Washington, DC -- Congressman Eliot Engel (D-NY-17) introduced legislation to protect cell phone users whose cell phones have been stolen.  The Cell Phone Theft Prevention Act amends the Communications Act to require wireless commercial services to cut off service to the stolen phone.

“It makes no sense to reward the thief by continuing service on a stolen cell phone.  It’s simple common sense to say the victim of a crime isn’t responsible for service they are no longer receiving.  If service is cut off on a stolen phone, it just becomes a useless brick.  The motivation to threaten, or commit violence, in order to steal a phone goes away.  By cutting off service, wireless companies will do wonders for public safety, and I am confident they will support this legislation,” said Rep. Engel, a senior member of the House Energy and Commerce Committee.

The proposed legislation has widespread support among our national police chiefs.  Nearly 70 police chiefs sent a letter to the Federal Communications Commission urging similar action to the Cell Phone Theft Prevention Act.  These cities include New York, Washington D.C., Buffalo, and New York’s Nassau and Suffolk Counties.

“Police say tens of thousands of smartphones are stolen each year.  If we can substantially reduce, or prevent, these crimes with this bill, then this legislation is worthwhile.  I urge my colleagues to sign on to the Cell Phone Theft Prevention Act.  I encourage all Congress members to co-sponsor and pass the bill before the full House, so we can properly address the issue of cell phone crime,” said Rep. Engel.

“We appreciate Congressman Engel for recognizing the importance of this issue,” said Metropolitan Police Department Chief of Police Cathy L. Lanier. “Crimes associated with these devices are becoming increasingly more violent and this matter needs to be addressed.”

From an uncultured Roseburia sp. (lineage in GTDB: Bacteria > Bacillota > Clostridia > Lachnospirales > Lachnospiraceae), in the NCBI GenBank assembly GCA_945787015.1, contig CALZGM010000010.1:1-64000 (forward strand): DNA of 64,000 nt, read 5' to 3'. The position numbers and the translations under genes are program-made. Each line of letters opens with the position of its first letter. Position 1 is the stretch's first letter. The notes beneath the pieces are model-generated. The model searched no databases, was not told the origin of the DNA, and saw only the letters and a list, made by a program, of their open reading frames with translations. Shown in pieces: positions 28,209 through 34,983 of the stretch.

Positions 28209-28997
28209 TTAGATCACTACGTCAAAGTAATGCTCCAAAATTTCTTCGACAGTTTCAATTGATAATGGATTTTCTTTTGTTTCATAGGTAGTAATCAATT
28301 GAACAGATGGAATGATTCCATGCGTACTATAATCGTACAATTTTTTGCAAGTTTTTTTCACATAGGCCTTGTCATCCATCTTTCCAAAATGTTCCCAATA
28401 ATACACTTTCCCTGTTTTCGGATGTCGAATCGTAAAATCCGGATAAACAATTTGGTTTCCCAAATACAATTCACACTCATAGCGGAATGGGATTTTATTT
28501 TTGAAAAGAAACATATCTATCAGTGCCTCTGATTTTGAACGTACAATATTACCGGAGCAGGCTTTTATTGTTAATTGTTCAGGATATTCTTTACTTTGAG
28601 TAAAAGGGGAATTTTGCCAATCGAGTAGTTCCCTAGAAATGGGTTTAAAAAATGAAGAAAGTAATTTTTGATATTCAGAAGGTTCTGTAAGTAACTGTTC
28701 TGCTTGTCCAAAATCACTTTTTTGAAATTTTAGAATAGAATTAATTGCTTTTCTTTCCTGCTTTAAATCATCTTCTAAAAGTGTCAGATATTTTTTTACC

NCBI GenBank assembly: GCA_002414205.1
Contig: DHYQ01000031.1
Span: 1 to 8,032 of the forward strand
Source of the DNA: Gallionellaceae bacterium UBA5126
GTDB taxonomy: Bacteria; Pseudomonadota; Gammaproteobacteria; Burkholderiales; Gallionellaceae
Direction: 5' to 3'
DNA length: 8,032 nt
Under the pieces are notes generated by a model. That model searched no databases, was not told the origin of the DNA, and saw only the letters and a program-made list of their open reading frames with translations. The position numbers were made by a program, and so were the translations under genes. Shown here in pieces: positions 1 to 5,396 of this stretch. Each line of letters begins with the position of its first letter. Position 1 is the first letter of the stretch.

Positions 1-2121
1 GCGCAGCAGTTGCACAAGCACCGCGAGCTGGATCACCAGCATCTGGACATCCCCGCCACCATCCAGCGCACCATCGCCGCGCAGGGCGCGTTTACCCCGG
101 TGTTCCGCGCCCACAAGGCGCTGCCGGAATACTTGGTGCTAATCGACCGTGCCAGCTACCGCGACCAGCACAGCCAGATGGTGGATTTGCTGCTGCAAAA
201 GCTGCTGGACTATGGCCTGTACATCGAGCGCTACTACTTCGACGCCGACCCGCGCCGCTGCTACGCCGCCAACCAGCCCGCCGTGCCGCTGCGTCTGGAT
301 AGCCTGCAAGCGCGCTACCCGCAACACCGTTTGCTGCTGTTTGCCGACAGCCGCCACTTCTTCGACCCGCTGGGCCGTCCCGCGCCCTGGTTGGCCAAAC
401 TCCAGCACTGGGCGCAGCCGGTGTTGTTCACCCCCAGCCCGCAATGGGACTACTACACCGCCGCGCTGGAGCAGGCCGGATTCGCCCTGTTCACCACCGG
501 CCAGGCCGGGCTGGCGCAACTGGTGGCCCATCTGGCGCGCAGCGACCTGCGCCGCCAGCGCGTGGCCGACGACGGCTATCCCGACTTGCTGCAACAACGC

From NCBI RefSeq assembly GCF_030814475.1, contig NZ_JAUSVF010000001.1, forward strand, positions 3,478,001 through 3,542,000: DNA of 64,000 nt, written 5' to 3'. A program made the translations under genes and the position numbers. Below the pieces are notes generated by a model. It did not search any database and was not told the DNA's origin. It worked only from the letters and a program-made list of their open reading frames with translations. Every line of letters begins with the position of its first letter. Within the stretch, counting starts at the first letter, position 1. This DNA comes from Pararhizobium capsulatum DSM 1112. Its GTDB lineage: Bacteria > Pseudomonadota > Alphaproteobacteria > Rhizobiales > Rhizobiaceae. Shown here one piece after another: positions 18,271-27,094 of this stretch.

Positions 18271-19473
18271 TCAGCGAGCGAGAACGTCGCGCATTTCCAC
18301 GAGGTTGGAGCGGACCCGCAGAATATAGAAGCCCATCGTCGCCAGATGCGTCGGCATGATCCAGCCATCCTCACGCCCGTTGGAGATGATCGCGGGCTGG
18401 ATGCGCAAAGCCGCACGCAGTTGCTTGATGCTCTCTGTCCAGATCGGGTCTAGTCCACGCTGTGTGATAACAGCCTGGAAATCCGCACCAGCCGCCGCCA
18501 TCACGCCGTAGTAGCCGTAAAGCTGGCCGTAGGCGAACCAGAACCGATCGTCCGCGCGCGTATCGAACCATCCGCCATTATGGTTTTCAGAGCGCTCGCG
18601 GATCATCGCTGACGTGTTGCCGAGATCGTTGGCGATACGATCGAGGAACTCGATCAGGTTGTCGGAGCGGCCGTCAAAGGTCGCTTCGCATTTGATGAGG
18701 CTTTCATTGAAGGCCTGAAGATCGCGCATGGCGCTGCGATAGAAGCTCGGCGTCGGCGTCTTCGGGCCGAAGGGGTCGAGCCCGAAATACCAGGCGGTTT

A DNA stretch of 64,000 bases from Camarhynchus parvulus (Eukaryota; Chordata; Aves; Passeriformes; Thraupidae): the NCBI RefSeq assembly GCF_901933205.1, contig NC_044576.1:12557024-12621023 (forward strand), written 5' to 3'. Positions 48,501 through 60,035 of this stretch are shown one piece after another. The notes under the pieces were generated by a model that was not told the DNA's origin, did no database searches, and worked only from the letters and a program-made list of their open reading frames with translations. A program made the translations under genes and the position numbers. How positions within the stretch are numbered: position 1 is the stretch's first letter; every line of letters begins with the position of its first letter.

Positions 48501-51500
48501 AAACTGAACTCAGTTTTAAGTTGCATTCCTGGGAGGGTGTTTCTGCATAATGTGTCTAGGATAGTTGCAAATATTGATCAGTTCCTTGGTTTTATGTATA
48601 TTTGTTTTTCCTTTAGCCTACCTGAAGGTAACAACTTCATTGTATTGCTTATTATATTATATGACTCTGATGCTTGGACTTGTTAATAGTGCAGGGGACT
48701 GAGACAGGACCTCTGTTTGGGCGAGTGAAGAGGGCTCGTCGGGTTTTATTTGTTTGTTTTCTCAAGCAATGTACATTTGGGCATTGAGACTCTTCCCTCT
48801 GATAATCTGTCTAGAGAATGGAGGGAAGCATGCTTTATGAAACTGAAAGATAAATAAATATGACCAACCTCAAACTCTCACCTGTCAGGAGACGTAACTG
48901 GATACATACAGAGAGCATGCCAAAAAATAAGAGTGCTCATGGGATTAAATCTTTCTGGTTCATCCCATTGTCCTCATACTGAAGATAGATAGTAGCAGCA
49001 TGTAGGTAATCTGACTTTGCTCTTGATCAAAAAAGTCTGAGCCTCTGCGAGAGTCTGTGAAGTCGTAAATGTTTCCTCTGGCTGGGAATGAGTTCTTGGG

The Cell Phone Theft Prevention Act would do the following:

  • Create a national “negative file” or “blacklist” to be maintained by the wireless industry to record the individual ID number of a stolen device.  Companies would then cross-reference the files with the other carriers to ensure that no device reported stolen could get service from another provider.
  • Require wireless carriers to develop technology allowing the customer to remotely delete their data should the device be stolen.
  • Require all devices manufactured in the U.S., or imported to the U.S., to have unique ID numbers.  Most phones already do, but it is important to ensure that any duplicate ID numbers do not exist.
  • Require customers victimized by theft to provide a police report with their claim.
  • Provide the time for companies to enact the provisions of the bill so the system will be strong and functioning in a manner which does not disrupt the service to the consumer, or create any unforeseen technical issues. 

Congressman Jerrold Nadler (D-NY) and Del. Eleanor Holmes Norton (D-DC) are already signed on as original co-sponsors of the bill.